16 Jul 2015

Fonterra job cuts: Challenging conditions

1:57 pm on 16 July 2015

Fonterra revealed in early June that it was in the process of restructuring its operation and that hundreds of support jobs would go.

Fonterra chief executive Theo Spierings announces a large profit fall with chairman John Wilson, left, and chief financial officer Lukas Paravicini, right.

Fonterra chief executive Theo Spierings (centre) with chairman John Wilson (left) and chief financial officer Lukas Paravicini in 2014. Photo: RNZ / Kim Baker Wilson

The dairy co-operative brought in external consultants to review its operation as it faced growing criticism from its 10,500 farmer shareholders across the country.

Falling global prices for milk, an oversupply of milk on the world market and subsequent poor payouts to farmers have been taking a toll on the company.

During last night's global dairy auction, prices fell for the ninth time in a row.

For dairy farmers, the still-to-be-confirmed payout for the season just gone was $4.40 per kilo of milk solids with a dividend of 20 to 30 cents per share on top of that.

For the current season, the forecast is $5.25. Analysts have estimated a dairy farm needs $5.50 to $6 to break even.

Fonterra sign

Photo: 123RF

This compares with a record payout of $8.40, with a 10 cent dividend on top of that, for the 2013/14 season.

Fonterra, which is the world's largest exporter of dairy products, employs 18,000 staff worldwide - of which 11,500 people are in New Zealand.

The company was created by the Dairy Restructuring Act, which came into effect in 2001.

It was formed through a merger of the two largest milk co-operatives, New Zealand Dairy Co-Operative and Kiwi Dairy Co-operative, plus the New Zealand Dairy Board.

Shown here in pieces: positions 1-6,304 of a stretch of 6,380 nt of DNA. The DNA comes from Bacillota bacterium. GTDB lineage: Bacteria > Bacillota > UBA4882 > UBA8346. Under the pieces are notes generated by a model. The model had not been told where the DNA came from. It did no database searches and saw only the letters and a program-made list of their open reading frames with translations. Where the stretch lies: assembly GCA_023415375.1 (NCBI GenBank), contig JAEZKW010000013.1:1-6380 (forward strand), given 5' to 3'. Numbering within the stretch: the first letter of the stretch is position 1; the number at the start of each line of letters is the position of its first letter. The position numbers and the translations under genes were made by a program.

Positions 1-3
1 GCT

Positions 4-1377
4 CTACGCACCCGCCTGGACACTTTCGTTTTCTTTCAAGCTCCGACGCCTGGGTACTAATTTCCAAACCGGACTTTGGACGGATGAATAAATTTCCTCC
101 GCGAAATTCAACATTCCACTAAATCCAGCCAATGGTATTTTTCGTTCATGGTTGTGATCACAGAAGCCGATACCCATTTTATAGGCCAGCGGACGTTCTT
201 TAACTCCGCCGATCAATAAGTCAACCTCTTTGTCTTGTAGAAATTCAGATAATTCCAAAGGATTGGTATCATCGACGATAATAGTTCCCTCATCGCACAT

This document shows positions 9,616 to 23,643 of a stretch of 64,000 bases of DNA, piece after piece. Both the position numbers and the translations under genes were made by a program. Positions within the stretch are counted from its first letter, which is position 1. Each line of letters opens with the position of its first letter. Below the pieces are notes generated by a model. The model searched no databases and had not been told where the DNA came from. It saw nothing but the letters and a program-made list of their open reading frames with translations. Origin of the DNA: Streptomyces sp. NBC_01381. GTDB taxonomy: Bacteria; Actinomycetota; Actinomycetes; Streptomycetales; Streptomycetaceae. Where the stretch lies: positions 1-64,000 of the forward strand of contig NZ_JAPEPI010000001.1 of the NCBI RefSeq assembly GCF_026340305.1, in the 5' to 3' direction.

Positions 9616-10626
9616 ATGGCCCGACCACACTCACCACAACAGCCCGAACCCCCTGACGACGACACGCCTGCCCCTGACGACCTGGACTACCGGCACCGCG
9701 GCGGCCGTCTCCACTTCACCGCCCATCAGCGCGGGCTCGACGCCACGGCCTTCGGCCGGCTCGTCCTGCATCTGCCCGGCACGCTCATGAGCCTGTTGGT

Food safety scares posed challenges

Fonterra faced a big challenge in 2013 when a botulism scare saw China ban all imports of milk powder from New Zealand.

Testing later found no grounds for any concern but the incident still risked damage to the company's reputation - and that of New Zealand.

Baby formula made by Fonterra was pulled off the shelves of this Wellington supermarket last year after suspected contamination of the product.

Baby formula made by Fonterra was pulled off the shelves of this Wellington supermarketin 2013 after suspected contamination of the product. Photo: AFP (FILE)

Fonterra was fined nearly $300,000 dollars for breaches to food safety laws.

The company was also at the centre of a 1080 contamination scare at the end of 2014.

Fonterra, along with Federated Farmers, received letters containing a concentrated form of 1080 with a threat to use it to contaminate infant formula unless New Zealand stopped using the poison for pest control.

The letters were received in November but only made public in March.

A police investigation was launched but no one has yet been held accountable for sending the letters.

No contamination of infant formula occurred.

Fonterra operates 26 manufacturing plants: 18 in the North Island and eight in the South Island.

Its corporate head office is in Auckland and it has an operational centre in Hamilton and a marketing and innovation centre in Palmerston North.

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